Restaurants Should Get With the Times and Add Some Good Vegan Food to the Menu
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Check out these stunning statistics on the where the food trend is going:
Number of Vegetarians/Vegans and Trends in Vegetarian/Vegan Eating
- In a 2010 study from marketing firm Context Marketing that included 600 respondents, they found that 21 percent said "vegetarian" is important or very important to them. Fourteen percent said "vegan" is important or very important to them.
- The average American ate 14 pounds less meat (including poultry) per year in 2009 (208 pounds per person) than in 2006 (222 pounds per person).
- In feedback surveys among college students at campuses that Bon Appétit Management Co. (which manages more than 4,000 corporate, college and university accounts) oversees, in 2005-2006 an average of 8 percent said that they were vegetarian. The 2009-2010 survey, however, had very different results: 12 percent identified themselves as vegetarian.
Vegetarian/Vegan Trends in Dining Out
- According to a January 2011 USA Today article on marketing trends for 2011, 47 percent of Americans are trying to reduce their meat consumption.
- A 2009 issue of Nation's Restaurant News suggested adding vegetarian/vegan options to the menu as one of its top strategies for improving business. The publication noted that vegetarian food is generally less expensive for restaurants to procure, and mentioned the "veto vote," the tendency for families with one or more vegetarians to bypass any restaurant that serves no meat-free fare.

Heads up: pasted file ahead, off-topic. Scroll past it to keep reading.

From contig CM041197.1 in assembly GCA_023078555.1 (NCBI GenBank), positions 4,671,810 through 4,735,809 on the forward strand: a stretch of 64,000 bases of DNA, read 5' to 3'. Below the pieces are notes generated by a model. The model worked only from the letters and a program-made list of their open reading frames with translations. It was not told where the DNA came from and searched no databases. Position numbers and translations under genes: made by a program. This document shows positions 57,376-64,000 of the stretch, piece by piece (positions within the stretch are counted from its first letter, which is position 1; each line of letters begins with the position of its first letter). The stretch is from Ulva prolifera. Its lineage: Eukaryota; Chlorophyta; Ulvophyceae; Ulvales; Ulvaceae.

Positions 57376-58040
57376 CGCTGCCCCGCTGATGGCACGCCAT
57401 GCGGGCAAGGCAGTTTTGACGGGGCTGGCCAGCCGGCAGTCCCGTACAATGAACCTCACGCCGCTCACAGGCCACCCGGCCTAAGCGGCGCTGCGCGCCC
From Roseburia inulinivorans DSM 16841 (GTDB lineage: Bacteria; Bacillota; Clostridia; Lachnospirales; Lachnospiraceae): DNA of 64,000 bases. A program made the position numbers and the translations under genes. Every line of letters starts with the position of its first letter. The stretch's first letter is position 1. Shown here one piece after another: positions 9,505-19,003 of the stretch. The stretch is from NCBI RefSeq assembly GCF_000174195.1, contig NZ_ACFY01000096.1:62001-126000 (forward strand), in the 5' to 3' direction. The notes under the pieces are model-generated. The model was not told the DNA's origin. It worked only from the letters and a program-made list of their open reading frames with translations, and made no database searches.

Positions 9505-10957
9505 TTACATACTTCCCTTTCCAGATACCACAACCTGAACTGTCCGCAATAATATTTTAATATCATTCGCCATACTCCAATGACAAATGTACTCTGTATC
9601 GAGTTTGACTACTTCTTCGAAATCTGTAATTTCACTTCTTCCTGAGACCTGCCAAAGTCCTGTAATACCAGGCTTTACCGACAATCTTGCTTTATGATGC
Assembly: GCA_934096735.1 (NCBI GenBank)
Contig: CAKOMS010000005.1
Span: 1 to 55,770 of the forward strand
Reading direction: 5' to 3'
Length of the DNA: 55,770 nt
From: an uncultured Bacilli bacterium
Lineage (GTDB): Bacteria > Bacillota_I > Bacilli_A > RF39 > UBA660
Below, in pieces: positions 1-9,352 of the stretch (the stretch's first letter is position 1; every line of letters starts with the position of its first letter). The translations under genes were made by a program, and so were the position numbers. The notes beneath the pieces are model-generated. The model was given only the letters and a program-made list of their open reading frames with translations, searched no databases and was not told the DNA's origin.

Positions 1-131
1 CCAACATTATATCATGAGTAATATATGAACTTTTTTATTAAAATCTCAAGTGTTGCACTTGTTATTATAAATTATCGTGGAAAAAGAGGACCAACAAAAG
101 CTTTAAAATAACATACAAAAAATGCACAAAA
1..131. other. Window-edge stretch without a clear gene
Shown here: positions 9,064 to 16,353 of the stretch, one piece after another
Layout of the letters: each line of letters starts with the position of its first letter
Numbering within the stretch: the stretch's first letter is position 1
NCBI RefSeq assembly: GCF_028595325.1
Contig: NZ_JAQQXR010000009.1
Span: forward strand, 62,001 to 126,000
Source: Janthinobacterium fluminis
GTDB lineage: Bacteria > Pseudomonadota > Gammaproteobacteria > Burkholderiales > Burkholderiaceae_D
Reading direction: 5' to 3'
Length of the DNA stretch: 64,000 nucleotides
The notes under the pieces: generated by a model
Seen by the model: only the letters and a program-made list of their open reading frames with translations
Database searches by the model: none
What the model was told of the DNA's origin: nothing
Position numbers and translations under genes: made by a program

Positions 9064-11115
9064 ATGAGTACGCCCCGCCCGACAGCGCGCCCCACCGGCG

Let me just leave you with this: I often dine out in Santa Barbara, and my favorite restaurant is Lucky's Steakhouse. They make a mean martini and have a fantastic wine list, and the ambiance is festive and fun. They now feature a tofu dish, right alongside the steak, chicken and fish on the menu. A few friends and I had requested something other than the dreaded Grilled Vegetable Plate for so long, they finally relented. Not happily, at first, but they did it. They took one of their fish dishes and simply swapped out the fish for tofu, grilled it over braised spinach and a sweet miso sauce.
I usually start with a chopped salad of three kinds of lettuce, chickpeas, onions and avocado. We get a side of sweet potato fries to share. I asked the manager how the dish was doing, and he said, "I'm shocked, but it's flying out the door!" His customers are not vegan. Not even vegetarian or pescetarian. But everyone these days, it seems, wants to lighten up on meat a bit. And so they come to the steakhouse for the ambience and a good drink, and they enjoy a hearty protein-centered, plant-based meal, and everyone wins! The other restaurants, we simply don't consider anymore because we want everyone -- veg or carnivore -- to be happy!
Here's a little starter guide:
- Instead of milk or cream, use almond, soy or cashew cream
- Instead of butter, use Earth Balance (you would not know the difference)
- Instead of chicken broth, use vegetable broth
- Instead of chicken, use Gardein, seitan or tofu
- Instead of ground beef, use Smart Ground meatless crumbles or lentils
- Instead of cheese, use Daiya or Teese non-dairy cheese
Kathy Freston is a health and wellness expert and a New York Times bestselling author. Her latest book is "The Quantum Wellness Cleanse: The 21-Day Essential Guide to Healing Your Body, Mind, and Spirit." She has been featured on The Oprah Winfrey Show, Ellen, The View and Good Morning America. For more information visit www.kathyfreston.com.